Eating Healthily in Portugal
The happy news that we are expecting our first child has meant some significant changes to our eating (and drinking) habits. I knew that alcohol would be off-limits once I was pregnant and that other foods should be avoided, but I was not quite aware of the extent of the limitations that would be imposed upon my diet!
It is now advised that I should avoid certain foods, including gooey cheese (perhaps the thing I miss the most), rare meat, smoked fish, pâté, raw eggs (no more eating the mix while I bake cakes) and certain kinds of fish. This means that the secreto pork from my favourite takeaway, which is covered in about a bucket’s worth of salt and cooked until just pink in the middle, is off the menu. Sushi is also out, though thankfully the recent discovery of vegetarian sushi has given me some comfort. Steak and lamb have become rather pointless, as it pains me to see them served well done.
After a week or two of bemoaning my restricted diet, I realised that this is an opportunity to make some changes and eat more healthily than I ever have before. The process has reawakened me to the wonderful simplicity that is Portuguese food at its best. Last night we ate plump, tender chicken thighs served on a bed of coriander-infused couscous and locally grown vegetables. The night before, I cooked salmon fillets and served them with brown rice and mango salsa. As a snack, I baked cereal bars, packed full of nuts and dried fruit and sweetened with a little rosemary honey bought from a stall at a local market.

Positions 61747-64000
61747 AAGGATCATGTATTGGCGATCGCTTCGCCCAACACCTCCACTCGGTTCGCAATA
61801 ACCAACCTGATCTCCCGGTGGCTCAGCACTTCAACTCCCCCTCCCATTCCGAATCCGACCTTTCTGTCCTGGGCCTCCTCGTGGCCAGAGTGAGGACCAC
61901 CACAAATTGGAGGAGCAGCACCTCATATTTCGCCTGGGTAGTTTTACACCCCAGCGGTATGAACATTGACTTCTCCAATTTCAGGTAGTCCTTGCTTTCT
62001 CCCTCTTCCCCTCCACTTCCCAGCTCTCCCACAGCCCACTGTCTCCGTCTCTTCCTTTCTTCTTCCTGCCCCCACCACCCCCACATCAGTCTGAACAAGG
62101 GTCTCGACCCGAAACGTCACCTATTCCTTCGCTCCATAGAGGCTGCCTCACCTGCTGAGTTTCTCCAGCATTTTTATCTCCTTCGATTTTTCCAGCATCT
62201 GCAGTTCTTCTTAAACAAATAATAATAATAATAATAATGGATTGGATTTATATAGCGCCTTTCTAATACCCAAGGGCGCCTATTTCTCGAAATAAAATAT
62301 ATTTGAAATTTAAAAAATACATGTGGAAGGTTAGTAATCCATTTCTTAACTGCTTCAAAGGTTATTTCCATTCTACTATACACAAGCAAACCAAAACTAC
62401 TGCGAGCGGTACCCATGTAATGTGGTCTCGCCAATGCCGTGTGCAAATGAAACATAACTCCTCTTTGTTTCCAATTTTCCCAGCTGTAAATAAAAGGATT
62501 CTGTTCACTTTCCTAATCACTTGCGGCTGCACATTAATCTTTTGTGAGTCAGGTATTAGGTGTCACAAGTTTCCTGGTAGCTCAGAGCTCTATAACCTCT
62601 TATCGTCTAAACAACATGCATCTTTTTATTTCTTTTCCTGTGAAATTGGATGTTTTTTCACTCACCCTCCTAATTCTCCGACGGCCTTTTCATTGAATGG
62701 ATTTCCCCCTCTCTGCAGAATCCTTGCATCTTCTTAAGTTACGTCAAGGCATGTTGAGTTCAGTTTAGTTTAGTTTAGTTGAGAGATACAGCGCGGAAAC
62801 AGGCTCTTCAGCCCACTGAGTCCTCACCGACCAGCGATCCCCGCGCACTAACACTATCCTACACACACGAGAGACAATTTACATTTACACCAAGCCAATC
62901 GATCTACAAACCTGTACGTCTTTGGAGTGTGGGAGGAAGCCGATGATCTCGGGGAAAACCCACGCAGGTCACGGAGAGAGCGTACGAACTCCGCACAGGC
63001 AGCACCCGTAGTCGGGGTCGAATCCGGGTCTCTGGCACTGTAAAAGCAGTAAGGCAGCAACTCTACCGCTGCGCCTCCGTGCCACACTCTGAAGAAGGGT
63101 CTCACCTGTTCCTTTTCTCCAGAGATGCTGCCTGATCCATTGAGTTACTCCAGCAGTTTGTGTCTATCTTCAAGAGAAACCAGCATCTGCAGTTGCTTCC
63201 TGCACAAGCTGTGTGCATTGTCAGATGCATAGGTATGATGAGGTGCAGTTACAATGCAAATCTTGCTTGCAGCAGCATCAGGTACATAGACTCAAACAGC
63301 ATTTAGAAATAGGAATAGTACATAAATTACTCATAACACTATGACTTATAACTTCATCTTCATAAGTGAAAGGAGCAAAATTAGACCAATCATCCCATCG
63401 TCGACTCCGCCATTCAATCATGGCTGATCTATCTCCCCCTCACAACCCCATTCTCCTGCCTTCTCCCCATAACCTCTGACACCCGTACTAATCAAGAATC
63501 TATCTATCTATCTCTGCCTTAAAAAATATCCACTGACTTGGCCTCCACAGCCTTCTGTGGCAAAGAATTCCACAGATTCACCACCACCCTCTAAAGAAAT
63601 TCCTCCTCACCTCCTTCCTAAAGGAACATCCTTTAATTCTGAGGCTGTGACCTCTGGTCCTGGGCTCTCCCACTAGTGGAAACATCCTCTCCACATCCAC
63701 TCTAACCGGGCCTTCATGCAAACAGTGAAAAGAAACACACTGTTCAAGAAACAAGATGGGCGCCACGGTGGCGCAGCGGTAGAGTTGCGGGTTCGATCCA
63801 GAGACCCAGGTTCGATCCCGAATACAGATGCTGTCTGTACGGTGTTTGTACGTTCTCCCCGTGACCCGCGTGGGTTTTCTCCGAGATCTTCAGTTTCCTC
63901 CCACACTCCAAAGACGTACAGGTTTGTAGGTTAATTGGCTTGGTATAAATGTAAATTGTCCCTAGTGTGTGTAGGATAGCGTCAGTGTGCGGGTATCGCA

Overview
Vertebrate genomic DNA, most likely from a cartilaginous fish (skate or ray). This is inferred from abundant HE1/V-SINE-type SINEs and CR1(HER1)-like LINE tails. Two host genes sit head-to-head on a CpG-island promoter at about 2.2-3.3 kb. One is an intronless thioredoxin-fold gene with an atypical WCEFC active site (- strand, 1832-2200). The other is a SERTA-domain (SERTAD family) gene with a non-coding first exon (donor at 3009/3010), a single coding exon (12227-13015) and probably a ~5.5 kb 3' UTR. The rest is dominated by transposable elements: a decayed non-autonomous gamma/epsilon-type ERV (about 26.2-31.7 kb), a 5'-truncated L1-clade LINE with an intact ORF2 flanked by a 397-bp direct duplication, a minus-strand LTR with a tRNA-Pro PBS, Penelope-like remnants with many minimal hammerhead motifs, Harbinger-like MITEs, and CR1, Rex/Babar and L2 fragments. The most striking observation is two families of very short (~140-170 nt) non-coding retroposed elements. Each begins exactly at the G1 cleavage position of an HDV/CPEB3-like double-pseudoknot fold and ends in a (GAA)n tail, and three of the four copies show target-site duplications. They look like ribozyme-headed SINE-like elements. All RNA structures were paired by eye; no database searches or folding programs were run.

Eating healthily in Portugal is a true pleasure. It’s also extremely cost effective. Our weekly food bills have definitely reduced as our emphasis has shifted to a simpler diet. Of course, the reduced number of bottles of wine in our shopping basket has impacted on that too!
With many staple Portuguese dishes consisting of fish or meat, salad and boiled potatoes, or perhaps in our area coming with an á Algarvia sauce of tomatoes and onions, healthy eating is an easy choice here. Many richer and more complex dishes are of course on offer (I enjoyed a fabulous pork and clams cataplana at Brisa do Rio a week or so ago), which make a wonderful treat, but even those are typically made from locally produced, fresh ingredients. Highly processed foods and ready meals have never caught on in a big way in Portugal.
Although I do lament the lack of beautiful, soft, mould-ripened cheese in my diet, I’ve found that healthy eating in Portugal is easy, cheap and enjoyable. The plethora of local markets and fresh produce really does leave us spoiled for choice when it comes to eating healthily. I’m looking forward to spending the next several months eating for two and feasting on the simple and delicious bounty that Portugal has to offer.
Image credit: Robert Herring